On 1st July 2010, Spire Parkway Hospital’s new £400,000 CT scanner was officially opened by Digby, Lord Jones of Birmingham, together with the first patient to be diagnosed using the machine.
Staff at Parkway found patient Zorka Jenkinson, aged 78 from Shirley, knew a lot about the technology because she set up and ran the Nuclear Medicine Department at Birmingham’s Queen Elizabeth Hospital for over 30 years, spending her last five years there as Chief Physicist Nuclear Medicine Specialist.
The Computerised Tomography (CT) scanner, which uses X-ray equipment and computer software to create pictures of the inside of the body, can help to diagnose a wide range of medical conditions.
Mrs Jenkinson was the first patient to use the scanner after it was delivered to Spire Parkway Hospital in May.
She said: “I used to use big gamma cameras and radioactive materials to determine the function of organs in the body. When I retired about 17 years ago CT and MRI scanners were around but they were not as advanced or sensitive as the one at Spire Parkway Hospital now, so I was very interested in the whole procedure.”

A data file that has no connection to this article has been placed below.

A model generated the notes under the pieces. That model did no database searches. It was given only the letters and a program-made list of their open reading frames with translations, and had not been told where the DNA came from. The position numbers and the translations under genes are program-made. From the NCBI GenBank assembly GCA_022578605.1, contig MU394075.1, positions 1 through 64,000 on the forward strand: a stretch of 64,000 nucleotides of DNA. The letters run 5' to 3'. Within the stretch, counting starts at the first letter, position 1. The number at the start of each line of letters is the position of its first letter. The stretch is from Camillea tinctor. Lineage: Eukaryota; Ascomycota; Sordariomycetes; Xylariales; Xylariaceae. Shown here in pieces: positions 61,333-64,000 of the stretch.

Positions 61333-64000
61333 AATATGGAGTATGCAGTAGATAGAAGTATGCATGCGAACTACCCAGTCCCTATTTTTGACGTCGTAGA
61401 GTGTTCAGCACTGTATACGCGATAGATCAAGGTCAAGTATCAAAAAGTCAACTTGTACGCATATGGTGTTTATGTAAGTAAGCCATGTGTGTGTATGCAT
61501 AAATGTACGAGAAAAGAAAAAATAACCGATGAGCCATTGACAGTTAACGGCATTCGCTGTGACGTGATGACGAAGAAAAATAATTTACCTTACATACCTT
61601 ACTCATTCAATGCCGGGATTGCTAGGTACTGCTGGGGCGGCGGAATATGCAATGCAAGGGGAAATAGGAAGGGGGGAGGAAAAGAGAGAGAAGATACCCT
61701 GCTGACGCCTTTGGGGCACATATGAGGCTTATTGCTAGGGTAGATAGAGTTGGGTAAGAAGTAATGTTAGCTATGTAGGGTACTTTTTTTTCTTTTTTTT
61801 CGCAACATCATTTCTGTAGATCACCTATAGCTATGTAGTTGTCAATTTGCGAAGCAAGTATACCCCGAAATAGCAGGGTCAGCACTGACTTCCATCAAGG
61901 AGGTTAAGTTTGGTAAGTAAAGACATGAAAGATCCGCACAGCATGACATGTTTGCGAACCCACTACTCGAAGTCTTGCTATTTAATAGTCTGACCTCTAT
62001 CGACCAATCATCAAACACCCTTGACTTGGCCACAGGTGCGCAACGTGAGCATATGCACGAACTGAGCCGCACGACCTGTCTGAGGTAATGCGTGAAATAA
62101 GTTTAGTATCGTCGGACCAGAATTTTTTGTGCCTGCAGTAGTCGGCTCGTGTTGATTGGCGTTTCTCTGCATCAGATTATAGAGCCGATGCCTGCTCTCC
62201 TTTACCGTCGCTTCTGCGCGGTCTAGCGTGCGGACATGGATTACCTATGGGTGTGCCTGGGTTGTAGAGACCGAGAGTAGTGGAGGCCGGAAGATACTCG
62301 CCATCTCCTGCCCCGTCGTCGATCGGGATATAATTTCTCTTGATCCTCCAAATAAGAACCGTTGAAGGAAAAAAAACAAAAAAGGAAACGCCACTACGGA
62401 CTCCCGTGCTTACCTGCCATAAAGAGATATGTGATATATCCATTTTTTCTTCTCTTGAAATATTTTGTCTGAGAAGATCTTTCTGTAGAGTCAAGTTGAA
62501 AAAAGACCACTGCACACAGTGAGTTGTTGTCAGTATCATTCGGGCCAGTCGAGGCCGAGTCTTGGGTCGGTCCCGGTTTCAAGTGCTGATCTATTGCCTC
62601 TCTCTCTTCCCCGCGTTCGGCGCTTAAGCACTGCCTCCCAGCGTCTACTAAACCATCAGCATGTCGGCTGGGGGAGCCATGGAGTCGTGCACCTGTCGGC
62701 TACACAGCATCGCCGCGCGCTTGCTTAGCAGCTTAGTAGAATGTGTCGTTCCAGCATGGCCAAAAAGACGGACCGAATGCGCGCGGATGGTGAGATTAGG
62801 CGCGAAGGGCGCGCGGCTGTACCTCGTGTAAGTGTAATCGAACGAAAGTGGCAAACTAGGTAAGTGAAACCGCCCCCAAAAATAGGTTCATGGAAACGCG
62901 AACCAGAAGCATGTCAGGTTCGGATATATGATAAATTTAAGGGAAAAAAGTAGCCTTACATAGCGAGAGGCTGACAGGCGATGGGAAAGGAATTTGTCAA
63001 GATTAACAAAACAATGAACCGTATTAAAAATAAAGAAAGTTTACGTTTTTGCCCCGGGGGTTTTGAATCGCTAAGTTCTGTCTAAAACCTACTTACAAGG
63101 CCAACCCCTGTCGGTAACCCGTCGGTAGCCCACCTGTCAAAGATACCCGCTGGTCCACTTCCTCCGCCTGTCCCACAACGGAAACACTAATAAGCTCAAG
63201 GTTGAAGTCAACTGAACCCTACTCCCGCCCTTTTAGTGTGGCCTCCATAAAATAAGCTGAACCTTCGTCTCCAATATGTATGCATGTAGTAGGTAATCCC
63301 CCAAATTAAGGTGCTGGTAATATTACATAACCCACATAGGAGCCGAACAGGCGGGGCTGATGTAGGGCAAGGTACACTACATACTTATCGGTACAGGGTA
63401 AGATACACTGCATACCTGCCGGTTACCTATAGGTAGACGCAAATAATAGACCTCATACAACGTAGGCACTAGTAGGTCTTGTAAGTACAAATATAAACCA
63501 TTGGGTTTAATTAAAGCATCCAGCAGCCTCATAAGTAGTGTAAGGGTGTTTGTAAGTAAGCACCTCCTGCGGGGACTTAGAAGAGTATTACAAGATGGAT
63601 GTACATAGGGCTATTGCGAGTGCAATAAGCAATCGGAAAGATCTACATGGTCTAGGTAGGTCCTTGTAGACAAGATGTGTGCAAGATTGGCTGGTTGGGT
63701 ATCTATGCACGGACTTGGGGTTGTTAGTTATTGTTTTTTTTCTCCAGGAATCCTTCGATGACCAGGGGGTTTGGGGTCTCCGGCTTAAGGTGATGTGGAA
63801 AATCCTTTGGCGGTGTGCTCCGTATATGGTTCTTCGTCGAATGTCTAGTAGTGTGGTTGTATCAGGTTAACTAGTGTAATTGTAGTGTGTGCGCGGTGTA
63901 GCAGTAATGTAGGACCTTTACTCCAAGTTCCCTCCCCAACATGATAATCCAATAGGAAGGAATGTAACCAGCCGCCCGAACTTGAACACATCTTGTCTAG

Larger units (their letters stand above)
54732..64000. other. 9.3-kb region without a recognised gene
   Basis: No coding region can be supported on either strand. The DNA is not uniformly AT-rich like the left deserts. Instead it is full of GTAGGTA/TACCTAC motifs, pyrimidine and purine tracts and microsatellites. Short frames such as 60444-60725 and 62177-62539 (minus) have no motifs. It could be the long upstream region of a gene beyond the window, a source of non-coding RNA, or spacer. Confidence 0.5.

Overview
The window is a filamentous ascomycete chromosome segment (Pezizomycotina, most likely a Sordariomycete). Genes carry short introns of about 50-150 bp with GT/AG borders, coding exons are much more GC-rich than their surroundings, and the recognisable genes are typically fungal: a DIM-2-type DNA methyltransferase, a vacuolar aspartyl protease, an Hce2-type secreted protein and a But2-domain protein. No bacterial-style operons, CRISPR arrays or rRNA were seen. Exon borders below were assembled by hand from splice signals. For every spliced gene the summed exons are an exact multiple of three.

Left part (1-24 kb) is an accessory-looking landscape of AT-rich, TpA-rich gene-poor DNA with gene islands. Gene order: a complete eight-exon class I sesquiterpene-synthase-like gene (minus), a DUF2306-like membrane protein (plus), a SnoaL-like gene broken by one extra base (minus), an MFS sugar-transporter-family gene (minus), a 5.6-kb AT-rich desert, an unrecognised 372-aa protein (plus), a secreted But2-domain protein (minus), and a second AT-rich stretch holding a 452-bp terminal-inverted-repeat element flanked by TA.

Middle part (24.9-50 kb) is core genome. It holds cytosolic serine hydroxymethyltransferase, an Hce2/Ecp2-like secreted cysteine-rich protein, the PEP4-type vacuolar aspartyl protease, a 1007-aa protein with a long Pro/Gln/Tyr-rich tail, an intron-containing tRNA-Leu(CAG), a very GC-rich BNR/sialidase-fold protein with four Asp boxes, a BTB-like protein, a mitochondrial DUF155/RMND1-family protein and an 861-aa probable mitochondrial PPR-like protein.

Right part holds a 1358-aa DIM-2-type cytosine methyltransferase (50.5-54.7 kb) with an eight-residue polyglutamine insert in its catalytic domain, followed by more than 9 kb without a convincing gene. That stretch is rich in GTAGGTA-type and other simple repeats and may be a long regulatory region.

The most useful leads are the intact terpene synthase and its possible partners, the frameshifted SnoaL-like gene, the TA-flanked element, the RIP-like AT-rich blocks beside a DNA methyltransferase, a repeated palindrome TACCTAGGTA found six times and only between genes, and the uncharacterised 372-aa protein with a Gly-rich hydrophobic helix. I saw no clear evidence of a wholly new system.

Mrs Jenkinson added: “When I came in for my scan, for a change it was me being told not to worry – that’s what I used to tell my patients. The staff were very good and efficient – I had been booked in for my appointment, had my scan and received my diagnosis all within a week.”
The scanner is part of a £1.4 million investment by Spire Parkway in equipment and building development so that its team of specialist consultants can offer faster diagnosis and more complex surgery. It is now one of the few private hospitals in the Midlands to have its own Intensive Care Unit (ICU), equipped with specialist technology, staffed by doctors and nurses specially trained in caring for patients in intensive care 24 hours a day.
Lord Jones, former Director General of the CBI and Minister of State for UK Trade & Investment, who cut the ribbon to officially launch the scanner, said: “It is wonderful that Spire Parkway has invested for patients in this area to provide something that is so important to provide quick diagnosis. Not knowing can be stressful and a quick result removes the worry, whether it is good or bad news.”